We abruptly left the capital early in the moring with a plan to make it to the Vietnamese coastal town of Rach Gia. This day was one of the longest and most complicated days of travel I have ever had. It involved 13 hours of nonestop travel and 9 different modes of transportation including a bicycle tuk-tuk, motorbikes and boats. We had the misfortuen of falling into several different backpacker traps along the way making it incredibly demoralizing and more expensive, but we eventually made it in one peace to the town of Rach Gia. We booked tickets for the SuperDong ferry to Phu Quoc Island and fell asleep.

More updates to come...I've spent too much time on the internet....sorry for bad sentences and spelling.

Tuesday, October 13, 2009


Some 20 hours of air travel later and I have found myself on the streets of Bangkok. I've forgotten the feeling of Southeast Asia...the smells of the street and the feeling of the humidity take me back to Semester At Sea. I'm glad to be back.

It is now time for Athena and I to really plan what we are doing for the next few months. There is much to talk about and information to gather before our next move. Sometimes it feels overwhelming, but then I remind myself that I'm on vacation, there are no deadlines or things we have to do...our time is our's to spend. That is a beautiful thing. For now we will take advantage of the nice hotel and rest ourselves.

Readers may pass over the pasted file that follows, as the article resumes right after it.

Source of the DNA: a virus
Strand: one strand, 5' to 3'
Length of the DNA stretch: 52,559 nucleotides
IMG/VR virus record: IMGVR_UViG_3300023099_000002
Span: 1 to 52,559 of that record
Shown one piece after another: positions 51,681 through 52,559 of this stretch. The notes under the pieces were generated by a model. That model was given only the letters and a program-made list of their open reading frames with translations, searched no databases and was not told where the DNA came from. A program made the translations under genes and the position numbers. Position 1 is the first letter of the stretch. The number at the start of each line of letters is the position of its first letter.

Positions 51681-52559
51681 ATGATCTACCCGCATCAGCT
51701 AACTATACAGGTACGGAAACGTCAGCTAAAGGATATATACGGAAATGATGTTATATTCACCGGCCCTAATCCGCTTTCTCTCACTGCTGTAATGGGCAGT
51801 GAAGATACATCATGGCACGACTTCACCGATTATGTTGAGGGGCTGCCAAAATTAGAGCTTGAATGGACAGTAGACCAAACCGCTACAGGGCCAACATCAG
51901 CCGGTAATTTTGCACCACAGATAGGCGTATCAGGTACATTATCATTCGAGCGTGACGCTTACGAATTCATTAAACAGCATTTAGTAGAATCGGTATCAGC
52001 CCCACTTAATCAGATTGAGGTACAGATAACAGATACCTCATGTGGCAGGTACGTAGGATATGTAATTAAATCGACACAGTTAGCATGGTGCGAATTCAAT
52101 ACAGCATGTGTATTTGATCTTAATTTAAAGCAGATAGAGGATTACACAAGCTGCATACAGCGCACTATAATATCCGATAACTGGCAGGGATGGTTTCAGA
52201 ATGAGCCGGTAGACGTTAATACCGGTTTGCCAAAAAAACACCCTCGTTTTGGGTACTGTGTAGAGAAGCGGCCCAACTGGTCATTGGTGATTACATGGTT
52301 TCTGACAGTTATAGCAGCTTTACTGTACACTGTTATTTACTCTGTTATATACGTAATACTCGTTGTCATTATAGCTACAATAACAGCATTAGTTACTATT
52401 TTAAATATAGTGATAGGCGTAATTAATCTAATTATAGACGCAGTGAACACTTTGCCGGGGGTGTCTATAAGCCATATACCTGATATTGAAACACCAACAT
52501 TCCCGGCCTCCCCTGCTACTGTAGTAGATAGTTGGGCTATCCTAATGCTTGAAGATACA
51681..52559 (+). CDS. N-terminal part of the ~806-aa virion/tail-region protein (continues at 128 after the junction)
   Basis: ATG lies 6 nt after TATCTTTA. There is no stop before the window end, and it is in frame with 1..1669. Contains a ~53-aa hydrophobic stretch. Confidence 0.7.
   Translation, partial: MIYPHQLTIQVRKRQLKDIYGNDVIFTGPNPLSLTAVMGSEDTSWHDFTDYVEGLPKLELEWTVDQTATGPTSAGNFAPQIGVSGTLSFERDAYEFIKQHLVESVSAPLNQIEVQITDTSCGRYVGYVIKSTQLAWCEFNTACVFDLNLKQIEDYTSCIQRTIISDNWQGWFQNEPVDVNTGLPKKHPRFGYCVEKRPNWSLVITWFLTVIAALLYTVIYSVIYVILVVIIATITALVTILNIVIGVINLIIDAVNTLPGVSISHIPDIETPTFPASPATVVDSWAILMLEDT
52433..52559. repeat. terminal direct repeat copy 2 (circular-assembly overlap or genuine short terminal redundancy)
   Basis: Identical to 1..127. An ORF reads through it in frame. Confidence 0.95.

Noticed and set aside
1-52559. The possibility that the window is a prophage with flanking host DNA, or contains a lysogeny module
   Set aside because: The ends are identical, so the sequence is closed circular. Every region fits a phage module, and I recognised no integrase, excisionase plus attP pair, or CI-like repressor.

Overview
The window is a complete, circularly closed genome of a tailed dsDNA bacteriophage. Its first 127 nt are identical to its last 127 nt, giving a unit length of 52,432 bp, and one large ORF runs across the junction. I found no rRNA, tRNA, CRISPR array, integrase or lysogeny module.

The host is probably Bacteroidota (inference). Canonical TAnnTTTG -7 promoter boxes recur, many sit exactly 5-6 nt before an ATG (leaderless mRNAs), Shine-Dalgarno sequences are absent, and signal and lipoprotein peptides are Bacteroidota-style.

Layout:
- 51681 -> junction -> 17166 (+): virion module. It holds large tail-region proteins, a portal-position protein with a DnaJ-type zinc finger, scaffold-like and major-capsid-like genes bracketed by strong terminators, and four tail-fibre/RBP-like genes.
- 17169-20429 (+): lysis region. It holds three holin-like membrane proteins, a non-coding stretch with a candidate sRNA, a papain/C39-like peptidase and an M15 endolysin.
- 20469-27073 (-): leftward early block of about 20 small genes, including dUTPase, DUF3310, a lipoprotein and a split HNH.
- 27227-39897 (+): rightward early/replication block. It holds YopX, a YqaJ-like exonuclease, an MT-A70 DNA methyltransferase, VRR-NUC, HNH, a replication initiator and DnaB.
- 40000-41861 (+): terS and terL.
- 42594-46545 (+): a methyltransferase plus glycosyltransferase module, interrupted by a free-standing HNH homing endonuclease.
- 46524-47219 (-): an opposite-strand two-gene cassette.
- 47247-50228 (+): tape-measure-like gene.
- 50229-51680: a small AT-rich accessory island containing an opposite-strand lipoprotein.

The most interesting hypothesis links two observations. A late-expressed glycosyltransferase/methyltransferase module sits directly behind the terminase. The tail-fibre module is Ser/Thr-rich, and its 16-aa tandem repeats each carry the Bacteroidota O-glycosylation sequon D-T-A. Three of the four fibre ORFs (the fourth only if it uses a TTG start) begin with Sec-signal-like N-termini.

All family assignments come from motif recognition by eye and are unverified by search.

Sunday, October 11, 2009

Number 2

Update from beautiful Santa Monica, CA:

The Grand was amazing! Awesome group, awesome weather and every camp and hike we wanted! The trip turned out completely different than I could ever imagine. After some swimming and some rigging problems, Athena and I decided that it would be more enjoyable for us both if I rowed the raft. It was a great challenge and a new perspective that I really liked. Couldn't have asked for a better trip.

After 21 amazing days on the river it was back to Flagstaff where Athena and I met my parents. The four of us then drove to Joshua Tree National Park for a few days of relaxation and prep for the next leg of our three month travel extravaganza.

With one huge trip and many road miles already behind Athena and I, we are perched on the brink of yet another adventure. Tomorrow's travels will send us to places that are unknown and unimaginable to us both. Soon we will be exploring!

Sunday, September 13, 2009

The First Step

After months of planning and way too much packing, the day has finally come to leave the home base of my parents' house. These last few days have given me a chance to tie up loose ends and get some much needed rest. The next 3 months will be filled with new experiences and hopefully some good pictures! I can't wait to see you all on the other side!

The fist leg of this adventure will take me to the Grand Canyon for 21 days of paddling. My next post will be from California before we fly to Bangkok!